I just returned from Cancun and the Incentive Research Foundation Annual Invitational, which celebrated its 20th anniversary this year. The event perfectly mirrored how much meetings—and our lives—have changed in that time.
The latest and coolest technology was everywhere, starting with a meeting app developed by QuickMobile. Twitter was prominent, with a competition and incentives (of course, considering this group!) for the highest number of tweets. For the first time, the event was captured for a virtual audience and will be released in segments on the IRF web site over the year. A morning session by Tahira Endean, CMP, a gamification innovator for EventCamp and other cutting-edge industry conferences, was followed in the afternoon by three TED-style presentations about integrating tech tools into your meetings and the multiple-PhD’ed Michael Wu, chief scientist at Lithium Technologies, who illustrated how connected we have all become via social media. The polling devices they supplied could also be used for texting and placing silent auction bids.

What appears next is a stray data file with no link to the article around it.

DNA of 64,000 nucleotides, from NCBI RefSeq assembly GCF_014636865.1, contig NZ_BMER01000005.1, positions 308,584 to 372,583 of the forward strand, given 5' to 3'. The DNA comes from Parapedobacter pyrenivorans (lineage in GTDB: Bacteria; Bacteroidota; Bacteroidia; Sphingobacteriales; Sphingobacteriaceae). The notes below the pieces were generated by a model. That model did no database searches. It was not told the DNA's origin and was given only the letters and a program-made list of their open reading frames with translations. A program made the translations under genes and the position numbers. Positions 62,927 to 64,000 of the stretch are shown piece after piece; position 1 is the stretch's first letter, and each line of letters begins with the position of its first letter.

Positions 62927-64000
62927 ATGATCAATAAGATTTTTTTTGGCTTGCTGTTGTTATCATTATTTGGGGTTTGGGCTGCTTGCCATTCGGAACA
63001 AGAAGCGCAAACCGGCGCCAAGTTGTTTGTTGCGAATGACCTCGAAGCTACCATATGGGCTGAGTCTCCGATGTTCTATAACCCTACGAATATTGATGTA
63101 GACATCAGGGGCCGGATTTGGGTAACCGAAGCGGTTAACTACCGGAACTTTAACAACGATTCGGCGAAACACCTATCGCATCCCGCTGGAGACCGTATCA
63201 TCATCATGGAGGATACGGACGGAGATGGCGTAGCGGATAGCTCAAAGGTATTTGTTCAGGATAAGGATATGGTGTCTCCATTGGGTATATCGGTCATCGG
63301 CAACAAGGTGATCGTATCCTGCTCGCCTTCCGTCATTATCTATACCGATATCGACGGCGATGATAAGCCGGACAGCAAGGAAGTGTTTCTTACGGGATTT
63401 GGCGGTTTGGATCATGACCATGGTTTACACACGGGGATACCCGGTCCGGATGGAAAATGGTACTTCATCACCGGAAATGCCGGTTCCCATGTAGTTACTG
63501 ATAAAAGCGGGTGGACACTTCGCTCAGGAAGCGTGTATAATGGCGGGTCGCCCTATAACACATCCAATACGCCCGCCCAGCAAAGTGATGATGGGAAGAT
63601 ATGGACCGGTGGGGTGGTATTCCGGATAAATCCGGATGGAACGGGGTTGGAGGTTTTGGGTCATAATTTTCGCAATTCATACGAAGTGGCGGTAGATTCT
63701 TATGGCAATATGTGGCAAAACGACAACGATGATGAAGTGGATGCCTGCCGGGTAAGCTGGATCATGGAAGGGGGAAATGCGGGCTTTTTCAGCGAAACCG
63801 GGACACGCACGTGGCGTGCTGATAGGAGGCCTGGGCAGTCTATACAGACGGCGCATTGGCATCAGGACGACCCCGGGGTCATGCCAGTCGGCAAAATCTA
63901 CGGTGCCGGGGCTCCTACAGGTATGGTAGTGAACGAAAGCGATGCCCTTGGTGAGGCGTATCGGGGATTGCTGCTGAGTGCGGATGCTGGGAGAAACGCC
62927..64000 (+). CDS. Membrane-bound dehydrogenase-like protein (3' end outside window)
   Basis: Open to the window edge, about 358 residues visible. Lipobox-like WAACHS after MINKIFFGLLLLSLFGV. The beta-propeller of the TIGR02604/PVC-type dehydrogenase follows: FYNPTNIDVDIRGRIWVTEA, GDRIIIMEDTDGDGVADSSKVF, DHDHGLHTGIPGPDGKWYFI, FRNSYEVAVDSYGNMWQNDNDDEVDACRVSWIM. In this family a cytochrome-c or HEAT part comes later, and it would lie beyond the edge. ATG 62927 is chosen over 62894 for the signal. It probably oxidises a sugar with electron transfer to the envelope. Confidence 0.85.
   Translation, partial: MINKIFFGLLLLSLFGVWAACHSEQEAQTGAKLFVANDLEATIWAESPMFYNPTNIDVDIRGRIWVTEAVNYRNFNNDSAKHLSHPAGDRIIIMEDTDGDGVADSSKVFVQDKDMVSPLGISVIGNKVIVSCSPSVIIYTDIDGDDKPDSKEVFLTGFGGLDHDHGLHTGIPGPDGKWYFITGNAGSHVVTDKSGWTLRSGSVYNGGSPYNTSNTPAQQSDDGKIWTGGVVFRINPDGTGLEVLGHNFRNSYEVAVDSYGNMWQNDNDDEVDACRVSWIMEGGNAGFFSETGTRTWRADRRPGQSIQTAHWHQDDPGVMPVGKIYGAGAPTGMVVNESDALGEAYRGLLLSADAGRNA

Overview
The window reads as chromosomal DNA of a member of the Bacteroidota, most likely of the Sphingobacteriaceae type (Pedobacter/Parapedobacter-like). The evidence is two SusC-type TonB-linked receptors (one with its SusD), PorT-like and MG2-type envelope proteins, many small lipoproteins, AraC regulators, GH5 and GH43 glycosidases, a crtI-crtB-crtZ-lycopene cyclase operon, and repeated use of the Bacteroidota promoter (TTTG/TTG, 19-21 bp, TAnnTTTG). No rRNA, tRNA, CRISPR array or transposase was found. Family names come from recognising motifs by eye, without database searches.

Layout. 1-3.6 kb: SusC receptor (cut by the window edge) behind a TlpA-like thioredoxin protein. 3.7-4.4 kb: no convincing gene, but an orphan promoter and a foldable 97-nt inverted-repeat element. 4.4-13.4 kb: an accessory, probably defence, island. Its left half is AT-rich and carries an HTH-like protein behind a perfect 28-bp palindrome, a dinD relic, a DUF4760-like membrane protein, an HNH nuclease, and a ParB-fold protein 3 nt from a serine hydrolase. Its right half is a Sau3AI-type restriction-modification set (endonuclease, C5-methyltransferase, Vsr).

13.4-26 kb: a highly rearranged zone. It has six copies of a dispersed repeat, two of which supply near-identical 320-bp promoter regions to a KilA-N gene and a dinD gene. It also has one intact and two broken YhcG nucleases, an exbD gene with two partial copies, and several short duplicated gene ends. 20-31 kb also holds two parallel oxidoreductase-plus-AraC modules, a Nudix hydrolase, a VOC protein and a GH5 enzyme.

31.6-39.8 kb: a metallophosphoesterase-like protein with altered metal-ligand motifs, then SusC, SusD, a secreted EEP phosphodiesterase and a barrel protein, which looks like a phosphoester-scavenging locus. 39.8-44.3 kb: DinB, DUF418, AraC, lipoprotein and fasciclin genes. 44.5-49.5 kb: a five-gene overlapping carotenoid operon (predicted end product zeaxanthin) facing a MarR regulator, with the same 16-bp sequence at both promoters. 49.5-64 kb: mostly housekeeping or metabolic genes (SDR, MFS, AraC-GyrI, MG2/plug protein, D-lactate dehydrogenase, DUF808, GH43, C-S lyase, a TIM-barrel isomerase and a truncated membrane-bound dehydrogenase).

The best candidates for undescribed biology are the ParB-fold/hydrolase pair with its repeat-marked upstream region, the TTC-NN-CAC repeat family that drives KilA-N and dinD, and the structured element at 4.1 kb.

Of course, the IRF was showcasing a variety of options; not everyone is going to integrate this potpourri of tech into their meetings, nor are attendees always going to use it. There were plenty of people at IRF who weren’t tweeting, for example—but this was a more mature group. The reality is that attendees are coming to expect at least a few elements of what IRF offered.
I used everything they had to offer on the tech scale, but something occurred to me as I heard Dr. Wu’s presentation: Just 20 years ago, the date of the first IRF, mobile phones were the size of bricks, and we were just starting to hear about the World Wide Web. Twenty years really is but a blink in time.
And as he pointed out, this is all new ground. The more connections we try to squeeze into our lives, the more they become what he calls “weak ties,” which are less meaningful than “strong ties,” or real relationships. We can answer only so many e-mails and absorb only so much data streaming at us from so many sources. Our friendships—even our families—can suffer from all this connectedness.
It was ironic that in the midst of all this, an anonymous text came in via our automatic polling devices:
“Has it ever occurred to the audience that a real incentive trip would be one where everyone had to leave their cell phones at home?”
The audience chuckled, but I’m not sure it was all that funny…